Hundreds of thousands are still stranded in the floods
Aid is beginning to reach the flood-affected in the Indian state of Bihar, but some say it is too late, says the BBC's Sanjoy Majumder.
A long convoy of Indian army trucks is driving on the highway between the towns of Purnea and Madhepura in north Bihar.
They are carrying soldiers as well as rescue equipment, including boats.
Further ahead, they will be joined by Indian navy divers who will assist them in evacuating those villagers still stranded in flood waters.
Officials say they expect to bring out everyone in 72 hours.
At the Purnea air force base, two helicopters are being loaded up with emergency supplies - mostly food and medicines in packets.
These will be dropped from the air to the flood victims who are still cut off.
After facing a barrage of criticism for not doing enough, the Indian government has begun responding.
But for some, it is too late.
Sanjay is a migrant worker employed in the northern Indian state of Punjab hundreds of miles to the west.
He has rushed back to Murliganj in Madhepura, to try and save his grandfather who is marooned and very ill.
An army rescue team takes him to his village but by the time he gets there, his grandfather has died.
"He needed medicines - but they were unable to get any in the past 10 days because of the floods."
Wrapped in a white shroud, his body is lifted on to the rescue boat to be taken away.
With the rescue operation in full swing, attention is now shifting to the relief camps which are all overflowing.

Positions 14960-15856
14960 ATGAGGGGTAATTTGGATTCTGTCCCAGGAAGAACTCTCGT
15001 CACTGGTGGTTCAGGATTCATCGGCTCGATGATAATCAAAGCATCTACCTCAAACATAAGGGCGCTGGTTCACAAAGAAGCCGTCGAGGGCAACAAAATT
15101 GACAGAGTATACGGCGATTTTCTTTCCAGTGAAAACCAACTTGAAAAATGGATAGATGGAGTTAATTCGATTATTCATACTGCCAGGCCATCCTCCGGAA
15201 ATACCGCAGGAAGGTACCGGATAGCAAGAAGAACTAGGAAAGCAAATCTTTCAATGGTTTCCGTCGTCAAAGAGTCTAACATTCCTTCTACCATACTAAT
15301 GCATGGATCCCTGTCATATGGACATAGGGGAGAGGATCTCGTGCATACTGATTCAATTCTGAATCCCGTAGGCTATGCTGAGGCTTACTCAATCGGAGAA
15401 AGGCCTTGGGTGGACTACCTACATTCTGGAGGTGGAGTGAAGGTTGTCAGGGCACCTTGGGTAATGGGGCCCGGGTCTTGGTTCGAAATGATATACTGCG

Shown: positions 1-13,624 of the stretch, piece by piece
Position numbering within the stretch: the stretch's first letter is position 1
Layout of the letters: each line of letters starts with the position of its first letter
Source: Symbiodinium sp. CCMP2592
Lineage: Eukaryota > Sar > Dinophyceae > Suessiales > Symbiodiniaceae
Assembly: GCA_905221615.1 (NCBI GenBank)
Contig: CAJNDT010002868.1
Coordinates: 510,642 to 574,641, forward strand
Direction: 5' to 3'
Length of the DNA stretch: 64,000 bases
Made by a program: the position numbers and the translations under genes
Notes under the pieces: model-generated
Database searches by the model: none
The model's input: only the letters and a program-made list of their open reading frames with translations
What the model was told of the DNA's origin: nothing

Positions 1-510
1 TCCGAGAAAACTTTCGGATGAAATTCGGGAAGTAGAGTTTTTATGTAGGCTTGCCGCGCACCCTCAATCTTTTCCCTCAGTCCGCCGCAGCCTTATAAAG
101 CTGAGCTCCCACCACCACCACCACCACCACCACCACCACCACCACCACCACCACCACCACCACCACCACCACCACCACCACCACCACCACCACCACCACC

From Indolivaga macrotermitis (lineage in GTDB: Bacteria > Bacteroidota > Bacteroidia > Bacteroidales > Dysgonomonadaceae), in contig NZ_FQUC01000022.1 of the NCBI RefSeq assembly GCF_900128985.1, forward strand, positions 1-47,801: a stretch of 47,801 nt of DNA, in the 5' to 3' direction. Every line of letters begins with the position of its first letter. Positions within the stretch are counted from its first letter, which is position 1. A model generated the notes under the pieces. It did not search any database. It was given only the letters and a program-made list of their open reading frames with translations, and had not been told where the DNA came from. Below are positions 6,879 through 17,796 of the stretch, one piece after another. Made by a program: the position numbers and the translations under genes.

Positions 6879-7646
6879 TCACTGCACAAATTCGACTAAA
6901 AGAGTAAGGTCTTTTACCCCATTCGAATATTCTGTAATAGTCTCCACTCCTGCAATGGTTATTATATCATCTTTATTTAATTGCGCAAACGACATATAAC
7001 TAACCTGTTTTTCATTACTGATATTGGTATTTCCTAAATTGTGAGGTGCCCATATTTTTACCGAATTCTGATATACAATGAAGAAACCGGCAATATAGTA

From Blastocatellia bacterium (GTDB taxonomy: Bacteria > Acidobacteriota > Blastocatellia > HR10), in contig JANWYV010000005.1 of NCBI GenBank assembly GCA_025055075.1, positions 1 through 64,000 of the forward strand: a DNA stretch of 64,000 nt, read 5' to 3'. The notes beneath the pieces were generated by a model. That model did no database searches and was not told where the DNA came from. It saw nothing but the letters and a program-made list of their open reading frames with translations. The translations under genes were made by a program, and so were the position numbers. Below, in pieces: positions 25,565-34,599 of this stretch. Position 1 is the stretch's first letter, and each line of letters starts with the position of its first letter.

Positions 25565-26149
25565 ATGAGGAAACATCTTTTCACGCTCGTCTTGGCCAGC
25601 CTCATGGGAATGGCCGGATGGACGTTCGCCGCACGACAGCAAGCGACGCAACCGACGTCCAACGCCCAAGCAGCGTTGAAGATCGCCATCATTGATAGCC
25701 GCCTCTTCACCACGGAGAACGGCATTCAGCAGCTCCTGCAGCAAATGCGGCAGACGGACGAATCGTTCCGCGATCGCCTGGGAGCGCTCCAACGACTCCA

C Sridhar, the district magistrate in Purnea who is overseeing the relief effort there, says the government is doing all it can.
Many people are still waiting for aid
"The government is prepared to provide assistance to all these people who have nowhere to go," he tells me in his large colonial-era office where his phone is constantly ringing.
"We are in the process of building a mega-relief camp in Purnea district headquarters which will eventually have semi-permanent tents with roofs made of corrugated iron," he adds even as he sends out instructions over the phone.
At the moment though, the focus is on just getting people into camps and getting them some immediate assistance.
Aid agencies and government medical teams have begun visiting some camps, where there are already reports of some people suffering from diarrhoea.
They are distributing oral rehydration salts and other medicines.
But sanitation levels at the camps are poor and there is concern that preventive measures may be too late.
Bjorn Nissen of Medicins Sans Frontieres has visited several camps to assess the situation.
"Aid is getting through and seems fairly organised.
"But yes, there is always a potential for water-borne diseases to affect large numbers of people. We are still trying to see what is needed and what we can do."
The scale of the floods has overwhelmed relief efforts
India has not asked for international assistance. There is a strong sense here that it is not needed, that the government has enough resources to provide for those affected.
But it is not refusing all offers of help.
"We will certainly welcome international aid particularly those who can offer certain expertise," says Mr Sridhar.
"Floods are a traumatic experience. Those who have suffered will need help in coping with their situation and eventually rebuilding their lives. This is an area where international groups can offer immense help."
So why has it taken so long for the relief effort to hit speed?
There was one clue on Monday.
Minutes after the army convoy drove down the Purnea-Madhepura highway, it was followed by a long line of cars with flashing lights.
A senior Indian cabinet minister, Laloo Prasad Yadav, who is also a former chief minister of Bihar, had come visiting.
Bihar is currently governed by his political opponents - and so the state and federal governments have spent a lot of the past week blaming each other for the mess.
In between, the flood survivors wait for someone to take note of them.